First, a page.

Monday, 16 November 2009 08:20

High school student makes own Google Wave client, Ruby on Sails

A New Jersey high school student took seriously Google’s open protocol of their new Wave product and has begun developing one of the first non-Google Wave-compliant products, called Sails.

Daniel Danopia is still a high school student in Landisville, New Jersey, but with a talented and promising future.

Danopia, as he goes by online, commenced Ruby on Sails – a pun on both Google Wave and his programming language of choice, Ruby – on the 19th October. Within this short timeframe he has already produced a federated Google Wave provider.

During his project, Danopia created a reusable ProtoBuffer class that can be used by any Ruby project needing to parse or encode Google ProtoBuffers and will no doubt be built upon by Wave-related Ruby projects to come.

Additionally, for testing and debugging, Danopia constructed a lightweight telnet server to dump the list of waves to the terminal along with history. As well as being useful for administration in its own right, the code shows how simple it can be to interact with his Sails server.

Danopia is particularly proud of his achievement in implementing Federation. To the best of his knowledge, he has developed the only non-Google-written server with semi-working federation. Federation essentially means two distinct systems can interoperate; in other words, users of different Wave providers can send messages to Sails and vice versa.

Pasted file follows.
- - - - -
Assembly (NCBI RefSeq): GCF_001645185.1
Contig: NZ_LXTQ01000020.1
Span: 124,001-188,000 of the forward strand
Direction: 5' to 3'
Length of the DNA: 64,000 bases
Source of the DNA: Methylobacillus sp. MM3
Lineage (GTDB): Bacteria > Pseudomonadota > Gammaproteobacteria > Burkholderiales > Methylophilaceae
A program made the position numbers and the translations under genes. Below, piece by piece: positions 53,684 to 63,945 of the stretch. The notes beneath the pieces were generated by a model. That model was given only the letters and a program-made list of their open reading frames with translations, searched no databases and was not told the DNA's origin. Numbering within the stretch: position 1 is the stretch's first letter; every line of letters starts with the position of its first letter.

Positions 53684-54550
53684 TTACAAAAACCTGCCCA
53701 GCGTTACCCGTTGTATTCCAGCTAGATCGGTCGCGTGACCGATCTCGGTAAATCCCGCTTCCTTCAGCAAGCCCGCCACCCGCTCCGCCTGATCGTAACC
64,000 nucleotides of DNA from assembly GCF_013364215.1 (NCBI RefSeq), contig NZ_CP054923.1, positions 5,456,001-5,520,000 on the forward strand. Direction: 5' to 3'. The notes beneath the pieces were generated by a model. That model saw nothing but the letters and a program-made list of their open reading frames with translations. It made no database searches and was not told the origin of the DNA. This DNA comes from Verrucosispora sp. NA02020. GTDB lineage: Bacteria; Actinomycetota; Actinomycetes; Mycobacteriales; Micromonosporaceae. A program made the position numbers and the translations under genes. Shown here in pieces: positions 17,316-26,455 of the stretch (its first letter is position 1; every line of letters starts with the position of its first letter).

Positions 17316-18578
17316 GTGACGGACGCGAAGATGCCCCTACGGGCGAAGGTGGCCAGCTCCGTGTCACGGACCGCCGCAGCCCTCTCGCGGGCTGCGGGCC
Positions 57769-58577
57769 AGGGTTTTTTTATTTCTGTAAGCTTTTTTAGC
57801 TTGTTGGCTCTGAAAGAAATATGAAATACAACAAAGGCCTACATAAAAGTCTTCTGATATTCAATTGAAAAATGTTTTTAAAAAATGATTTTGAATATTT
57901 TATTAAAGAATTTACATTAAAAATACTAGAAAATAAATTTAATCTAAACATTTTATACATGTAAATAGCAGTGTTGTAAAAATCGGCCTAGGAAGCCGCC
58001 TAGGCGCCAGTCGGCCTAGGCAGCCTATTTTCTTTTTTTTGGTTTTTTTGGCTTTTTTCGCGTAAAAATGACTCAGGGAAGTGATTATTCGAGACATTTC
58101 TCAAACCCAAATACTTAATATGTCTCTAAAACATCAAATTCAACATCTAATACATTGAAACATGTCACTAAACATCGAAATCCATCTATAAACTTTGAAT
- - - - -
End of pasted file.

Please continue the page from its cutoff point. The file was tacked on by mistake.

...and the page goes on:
Danopia’s project is impressive on two fronts; firstly, it is the work of a high schooler in between homework and classes. Danopia has taken on a project which is topical and current and which may intimidate older and more experienced developers.

Secondly, Danopia’s code is concise. The main Ruby code file is 865 lines including whitespace. The telnet server is 50 lines.

You can inspect Danopia’s implementation and GitHub project via the links on his blog.
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David M Williams

David has been computing since 1984 where he instantly gravitated to the family Commodore 64. He completed a Bachelor of Computer Science degree from 1990 to 1992, commencing full-time employment as a systems analyst at the end of that year. David subsequently worked as a UNIX Systems Manager, Asia-Pacific technical specialist for an international software company, Business Analyst, IT Manager, and other roles. David has been the Chief Information Officer for national public companies since 2007, delivering IT knowledge and business acumen, seeking to transform the industries within which he works. David is also involved in the user group community, the Australian Computer Society technical advisory boards, and education.

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